Erin from Still Life, With Cracker Crumbs and I, are trading classic movies this summer. She gives me a suggestion and I give her one and then we will write a post with our impressions of the movie we watched.
This week I suggested Double Indemnity for Erin (because I kid you not, I was about to suggest Key Largo and she was already going to watch it. We think along the same lines sometimes and sometimes we are totally on the opposite side of things. It makes life interesting. *wink*) and she suggested Streetcar Named Desire from 1951.
I have watched a couple of scenes from Streetcar Named Desire (Stella! Stella!!) but had never watched the entire movie. Erin is a huge fan of the young Marlon Brando, which is why she suggested this one. It is, as she said and I agree, one of his best.
His character is not “the best” of course. In fact, Stanley Kowalski is a complete jerk and Brando pulls it off amazingly well. His acting is flawless which may be because he was also playing the character on Broadway when they decided to film the movie, which is based on a play by Tennessee Williams.
In fact, everyone in the film, from what I’ve read, with the exception of Vivian Leigh who plays Blanch Dubois, was from the original play. Leigh was added to add more star power to the movie.
Brando was so natural and real in this – it was like I was watching a reality TV show in some ways and that’s not a good thing.
Vivian Leigh was apparently good at playing flirtatious women because here she was yet again needing attention from men just like in Gone with the Wind, where she played Scarlet.
It was awful to watch everyone, especially Stanley and Blanche, manipulate those around them, mainly Stella who wasn’t an angel but was really caught in the middle most of the time. I don’t want to give away anything for someone who hasn’t seen the movie (though it is over 50 years old, others could be like me and have never watched it), but watching Blanche pretty much falls apart more and more as she can’t keep her façade up is heartbreaking to watch. She creepily reminds me of a family member by marriage. She’s told so many lies she doesn’t know what reality is anymore.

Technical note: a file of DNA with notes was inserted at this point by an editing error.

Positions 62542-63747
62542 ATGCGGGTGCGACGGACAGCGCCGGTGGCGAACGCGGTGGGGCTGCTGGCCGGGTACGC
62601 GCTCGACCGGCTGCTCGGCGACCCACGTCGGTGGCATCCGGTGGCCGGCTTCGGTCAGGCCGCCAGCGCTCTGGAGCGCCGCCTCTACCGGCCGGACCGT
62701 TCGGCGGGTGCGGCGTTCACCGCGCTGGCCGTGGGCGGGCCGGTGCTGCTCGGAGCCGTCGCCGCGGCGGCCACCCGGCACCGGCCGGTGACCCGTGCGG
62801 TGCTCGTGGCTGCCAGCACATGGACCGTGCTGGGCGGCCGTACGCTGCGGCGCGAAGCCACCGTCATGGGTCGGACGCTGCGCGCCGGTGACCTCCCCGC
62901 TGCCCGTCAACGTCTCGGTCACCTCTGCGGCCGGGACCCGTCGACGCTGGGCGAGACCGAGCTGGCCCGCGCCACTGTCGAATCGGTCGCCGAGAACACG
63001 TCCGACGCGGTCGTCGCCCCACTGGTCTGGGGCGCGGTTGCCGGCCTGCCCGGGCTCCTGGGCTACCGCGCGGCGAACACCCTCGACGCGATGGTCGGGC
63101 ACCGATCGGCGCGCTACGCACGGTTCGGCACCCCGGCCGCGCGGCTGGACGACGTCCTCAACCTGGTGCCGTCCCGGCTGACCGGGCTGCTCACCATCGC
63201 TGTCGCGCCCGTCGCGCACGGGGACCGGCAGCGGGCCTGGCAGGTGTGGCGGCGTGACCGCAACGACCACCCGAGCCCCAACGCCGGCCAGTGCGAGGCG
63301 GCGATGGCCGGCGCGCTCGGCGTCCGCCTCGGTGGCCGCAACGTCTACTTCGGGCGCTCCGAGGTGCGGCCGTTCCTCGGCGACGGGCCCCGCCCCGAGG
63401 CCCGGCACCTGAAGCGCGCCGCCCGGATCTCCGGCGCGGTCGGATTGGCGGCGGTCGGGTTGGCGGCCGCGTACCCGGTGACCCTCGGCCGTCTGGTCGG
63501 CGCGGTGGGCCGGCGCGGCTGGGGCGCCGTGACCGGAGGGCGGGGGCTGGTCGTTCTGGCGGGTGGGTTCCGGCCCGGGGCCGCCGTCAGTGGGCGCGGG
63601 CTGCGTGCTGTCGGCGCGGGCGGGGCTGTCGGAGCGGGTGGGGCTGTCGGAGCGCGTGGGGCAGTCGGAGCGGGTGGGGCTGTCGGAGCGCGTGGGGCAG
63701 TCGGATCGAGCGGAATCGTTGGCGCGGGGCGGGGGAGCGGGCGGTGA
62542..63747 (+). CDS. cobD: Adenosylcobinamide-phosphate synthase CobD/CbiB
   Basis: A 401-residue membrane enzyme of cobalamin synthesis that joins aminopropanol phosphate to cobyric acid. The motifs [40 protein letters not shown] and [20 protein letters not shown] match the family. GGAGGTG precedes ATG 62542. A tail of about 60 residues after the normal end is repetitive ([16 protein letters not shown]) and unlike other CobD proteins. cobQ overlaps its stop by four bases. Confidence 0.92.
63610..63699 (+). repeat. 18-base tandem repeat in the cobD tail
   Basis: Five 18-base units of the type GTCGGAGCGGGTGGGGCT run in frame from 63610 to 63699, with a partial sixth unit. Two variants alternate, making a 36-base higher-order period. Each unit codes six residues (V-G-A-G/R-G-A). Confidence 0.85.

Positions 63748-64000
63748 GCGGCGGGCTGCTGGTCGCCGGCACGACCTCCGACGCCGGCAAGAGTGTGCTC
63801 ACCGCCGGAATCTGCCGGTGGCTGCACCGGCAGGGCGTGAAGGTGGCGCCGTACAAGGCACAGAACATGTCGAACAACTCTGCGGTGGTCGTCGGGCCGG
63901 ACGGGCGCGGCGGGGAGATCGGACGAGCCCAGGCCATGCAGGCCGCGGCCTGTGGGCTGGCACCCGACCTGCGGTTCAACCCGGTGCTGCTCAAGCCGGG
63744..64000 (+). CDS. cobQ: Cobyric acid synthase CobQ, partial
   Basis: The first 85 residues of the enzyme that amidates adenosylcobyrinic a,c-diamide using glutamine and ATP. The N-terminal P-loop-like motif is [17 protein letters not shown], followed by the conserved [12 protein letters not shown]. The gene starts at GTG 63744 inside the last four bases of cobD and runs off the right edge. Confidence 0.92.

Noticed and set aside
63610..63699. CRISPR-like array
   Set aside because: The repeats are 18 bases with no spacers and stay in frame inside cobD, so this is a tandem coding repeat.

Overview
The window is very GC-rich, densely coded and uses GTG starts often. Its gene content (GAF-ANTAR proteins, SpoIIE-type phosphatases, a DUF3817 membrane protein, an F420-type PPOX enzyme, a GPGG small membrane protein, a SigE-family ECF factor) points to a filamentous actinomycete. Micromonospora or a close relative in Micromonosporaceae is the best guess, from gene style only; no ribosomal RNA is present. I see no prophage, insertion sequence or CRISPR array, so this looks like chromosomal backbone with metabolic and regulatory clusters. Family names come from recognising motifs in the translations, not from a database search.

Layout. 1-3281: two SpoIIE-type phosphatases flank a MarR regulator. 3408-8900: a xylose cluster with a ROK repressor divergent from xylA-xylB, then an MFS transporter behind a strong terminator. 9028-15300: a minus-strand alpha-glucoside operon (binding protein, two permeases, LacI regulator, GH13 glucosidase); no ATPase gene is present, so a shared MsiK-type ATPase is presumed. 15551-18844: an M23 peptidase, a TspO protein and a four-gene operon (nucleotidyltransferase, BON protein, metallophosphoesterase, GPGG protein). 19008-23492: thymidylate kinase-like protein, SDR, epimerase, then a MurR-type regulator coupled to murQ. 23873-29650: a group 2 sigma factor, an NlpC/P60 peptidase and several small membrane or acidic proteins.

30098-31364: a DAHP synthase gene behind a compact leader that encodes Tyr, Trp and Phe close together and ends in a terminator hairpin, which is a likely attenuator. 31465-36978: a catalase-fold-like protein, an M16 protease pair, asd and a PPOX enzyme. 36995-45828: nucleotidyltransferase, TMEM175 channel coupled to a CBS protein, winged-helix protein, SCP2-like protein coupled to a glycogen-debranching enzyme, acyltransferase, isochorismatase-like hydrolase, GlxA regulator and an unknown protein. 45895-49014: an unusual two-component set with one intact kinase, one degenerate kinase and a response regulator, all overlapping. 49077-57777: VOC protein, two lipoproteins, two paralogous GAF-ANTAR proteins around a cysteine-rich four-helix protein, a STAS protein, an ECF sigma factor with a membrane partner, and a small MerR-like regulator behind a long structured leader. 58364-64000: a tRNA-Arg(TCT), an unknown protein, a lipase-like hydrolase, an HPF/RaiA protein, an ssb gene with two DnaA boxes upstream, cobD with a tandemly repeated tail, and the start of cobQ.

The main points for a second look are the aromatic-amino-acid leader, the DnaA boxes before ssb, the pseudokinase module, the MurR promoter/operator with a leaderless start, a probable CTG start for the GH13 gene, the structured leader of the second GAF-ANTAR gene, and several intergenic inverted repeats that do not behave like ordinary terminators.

I read after I watched the movie that the message of the play and the movie was that Blanche and Stella were both victims of societal pressures placed on them by men’s idea of how women should be treated in postwar America. Huh. Okay, we can go with that but I also felt like the sisters didn’t have a very warm upbringing, maybe from abusive homes, so that made them look for love and security in all the wrong places — mainly with men. Stella seems to suffer from the same issues abused women suffer from, which is the fear to leave their abusive spouse for a few reasons, including the fact they think no one else will want them. In Stella’s case, she also fell for Stanley’s good looks and the dangerous edge to his personality.
Whatever the theme and whatever the issues of the women, the acting was superb and focusing on the acting helped take my mind off the sobering subject matter of the movie.
If you are among the few that have not seen the movie, I do recommend it, but be aware the subject matter is dark and you are constantly worrying about what bad is going to happen next. To distract yourself from the tough subjects, do what I did and focus on the acting instead.